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Est-ce Apollon et Neptune,
Qui sur ces rocs sourcilleux
Ont, compagnons de Fortune,
Basti ces murs orgueilleux ?
De leur enceinte fameuse
La Sambre unie à la Meuse,
Defend le fatal abord;
Et par cens bouches horribles
L'airain sur ces monts terribles
Vomit le fer, &

Dix mille vaillans Alcides
Les bordant de toutes parts,
D'éclairs au loin homicides
Font petiller leurs remparts :
Et dans son sein infidele
Par toute la terre y recele
Un feu prêt à s'élancer,
Qui soudain perçant son goufre,
Ouvre un sepulchre de foufre,
A quiconque osc avancer.

Namur, devant tes murailles
Jadis la Grece eût vingt ans
Sans fruit veu les funerailles
De ses plus fiers combattans.
Quelle effroyable puissance
Aujourd'hui pourtant s'avance,


Neptune and Sol came from above,

Shap'd like Megrigny and Vauban :
They arm’d these rocks; then shew'd old Jove

Of Marli wood the wondrous plan. Such walls, these three wife Gods agreed,

By human force could ne'er be shaken : But you

and I in Homer read Of gods, as well as men, mistaken. Sambre and Maese their waves may join ;

But ne'er can William's force restrain : He'll pass them both, who pass’d the Boyne : Remember this, and arm the Seine.

Full fifteen thousand lusty fellows

With fire and sword the fort maintain :
Each was a Hercules, you tell us ;

Yet out they march’d, like common men. Cannons above, and mines below,

Did death and tombs for foes contrive :
Yet matters have been order'd so,
That most of us are itill alive.

If Namur be compar'd to Troy ;

Then Britain's boys excell'd the Greeks: Their siege did ten long years employ ;

We've done our business in ten weeks. What godhead does so fast advance,

With dreadful power, those hills to gain? 'Tis little Will, the scourge of France ;

No godhead, but the first of men.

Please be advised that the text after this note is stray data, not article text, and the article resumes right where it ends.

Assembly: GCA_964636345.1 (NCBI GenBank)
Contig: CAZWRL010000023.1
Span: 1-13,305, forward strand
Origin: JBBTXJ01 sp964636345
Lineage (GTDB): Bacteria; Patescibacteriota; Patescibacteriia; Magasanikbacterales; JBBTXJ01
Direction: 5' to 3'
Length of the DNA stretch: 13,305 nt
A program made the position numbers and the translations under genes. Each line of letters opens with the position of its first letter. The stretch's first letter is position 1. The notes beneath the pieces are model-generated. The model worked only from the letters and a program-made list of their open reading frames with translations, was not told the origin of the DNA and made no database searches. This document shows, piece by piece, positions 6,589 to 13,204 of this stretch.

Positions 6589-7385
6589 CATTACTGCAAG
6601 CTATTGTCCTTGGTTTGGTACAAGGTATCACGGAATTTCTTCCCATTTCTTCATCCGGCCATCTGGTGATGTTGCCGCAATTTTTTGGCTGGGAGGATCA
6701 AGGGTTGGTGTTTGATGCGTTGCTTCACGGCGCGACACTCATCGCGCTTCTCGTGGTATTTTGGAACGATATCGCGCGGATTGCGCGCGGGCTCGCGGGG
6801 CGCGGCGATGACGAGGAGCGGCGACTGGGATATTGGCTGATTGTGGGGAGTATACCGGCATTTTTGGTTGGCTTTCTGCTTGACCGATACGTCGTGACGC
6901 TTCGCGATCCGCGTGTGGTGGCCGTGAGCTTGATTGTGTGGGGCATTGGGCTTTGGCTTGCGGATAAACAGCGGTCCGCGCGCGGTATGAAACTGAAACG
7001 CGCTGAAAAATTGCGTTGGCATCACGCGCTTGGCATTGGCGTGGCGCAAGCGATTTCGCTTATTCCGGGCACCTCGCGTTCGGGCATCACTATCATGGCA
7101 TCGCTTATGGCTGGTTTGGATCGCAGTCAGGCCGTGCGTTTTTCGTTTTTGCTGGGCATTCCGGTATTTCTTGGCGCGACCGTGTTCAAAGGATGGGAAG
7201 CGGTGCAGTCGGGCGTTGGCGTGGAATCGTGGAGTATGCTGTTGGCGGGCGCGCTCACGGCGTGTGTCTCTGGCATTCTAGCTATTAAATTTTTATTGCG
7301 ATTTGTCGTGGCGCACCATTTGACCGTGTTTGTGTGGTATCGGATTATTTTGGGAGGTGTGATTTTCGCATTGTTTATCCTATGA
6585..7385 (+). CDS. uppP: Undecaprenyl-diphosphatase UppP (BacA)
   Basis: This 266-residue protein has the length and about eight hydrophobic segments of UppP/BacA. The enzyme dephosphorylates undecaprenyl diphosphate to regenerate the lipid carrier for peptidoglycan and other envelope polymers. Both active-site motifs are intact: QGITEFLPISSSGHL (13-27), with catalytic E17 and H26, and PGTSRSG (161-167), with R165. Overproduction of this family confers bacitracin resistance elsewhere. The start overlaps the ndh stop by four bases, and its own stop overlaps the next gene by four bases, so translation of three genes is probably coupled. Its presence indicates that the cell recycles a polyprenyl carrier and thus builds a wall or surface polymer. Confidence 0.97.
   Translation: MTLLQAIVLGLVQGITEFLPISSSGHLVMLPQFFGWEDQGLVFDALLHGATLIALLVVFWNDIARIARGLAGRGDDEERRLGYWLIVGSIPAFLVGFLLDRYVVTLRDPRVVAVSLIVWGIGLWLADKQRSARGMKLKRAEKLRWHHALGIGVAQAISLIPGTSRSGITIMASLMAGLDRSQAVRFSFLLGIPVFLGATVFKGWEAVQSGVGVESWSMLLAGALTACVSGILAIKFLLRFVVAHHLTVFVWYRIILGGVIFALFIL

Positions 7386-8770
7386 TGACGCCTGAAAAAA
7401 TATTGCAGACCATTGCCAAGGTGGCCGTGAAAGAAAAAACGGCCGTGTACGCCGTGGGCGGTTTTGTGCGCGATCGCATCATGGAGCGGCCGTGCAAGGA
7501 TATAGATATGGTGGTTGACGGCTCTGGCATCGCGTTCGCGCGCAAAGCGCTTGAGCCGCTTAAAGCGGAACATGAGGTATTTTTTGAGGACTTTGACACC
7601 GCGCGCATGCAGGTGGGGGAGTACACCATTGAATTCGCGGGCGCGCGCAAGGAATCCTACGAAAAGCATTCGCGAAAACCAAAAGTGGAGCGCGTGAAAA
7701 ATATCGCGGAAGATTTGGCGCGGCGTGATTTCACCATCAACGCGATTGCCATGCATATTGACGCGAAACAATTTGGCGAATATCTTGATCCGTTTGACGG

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An Ode, presented to the KING,
On his MAJESTY'S Arrival in HOLLAND,

after the Queen's Death, 1695.
« Quis desiderio fit pudor aut nodus
“ Tam cari capitis? præcipe lugubres
« Cantus, Melpomene."

I. A

T Mary's tomb (sad sacred place!)

The Virtues shall their vigils keep:
And every Muse, and every Grace,
In solemn state shall ever weep.

The future pious, mournful fair,

Oft as the rolling years return,
With fragrant wreaths and flowing hair,
Shall visit her distinguish'd urn.

For her the wise and great shall mourn,

When late records her deeds repeat:
Ages to come, and men unborn,
Shall bless her name, and sigh her fate.

Fair Albion shall, with faithful trust,

Her holy queen's fad reliques guard,
Till Heaven awakes the precious dust,
And gives the Saint her full reward.

But let the king dismiss his woes,

Reflecting on his fair renown;
And take the cypress from his brows,
To put his wonted laurels on.

If prest by grief our monarch stoops,

In vain the British lions roar :
If he, whose hand sustain'd them, droops,
The Belgic darts will wound no more.

Embattled princes wait the chief,

Whose voice should rule, whose arm should lead;
And, in kind murmurs, chide that grief,
Which hinders Europe being freed.

The great example they demand

Who still to conquest led the way;
Wishing him present to command,
As they stand ready to obey.

They seek that joy, which us’d to glow,

Expanded on the Hero's face;
When the thick squadrons prest the foe,
And William led the glorious chace.

To give the mourning nations joy,

Restore them thy auspicious light,
Great sun: with radiant beams destroy
Those clouds, which keep thee from our sight.

XI. Let


Prête à foudroyer tes monts ?
Quel bruit, quel feu l'environne?
C'est Jupiter en personne ;
Ou c'est le vainqueur de Mons.

N'en doute point : c'est lui-même.
Tout brille en lui ; tout eft roi.
Dans Bruxelles Nafsau blême
Commence à trembler


En vain il voit le Batâve,'
Desormais docile esclave,
Rangé fous ses étendarts :
En vain au lion Belgique
Il voit l'aigle Germanique
Uni sous les leopards.

Plein de la frayeur nouvelle,
Dont les sens sont agités,
A son secours il appelle
Les peuples les plus vantés.
Ceux-là viennent du rivage,
Où s'enorgueillit le Tage
De l'or, qui roule en ses eaux ;
Ceux-ci des champs, où la neige
Des marais de la Norvége
Neuf mois couvre les roseaux.

VIII. Alais

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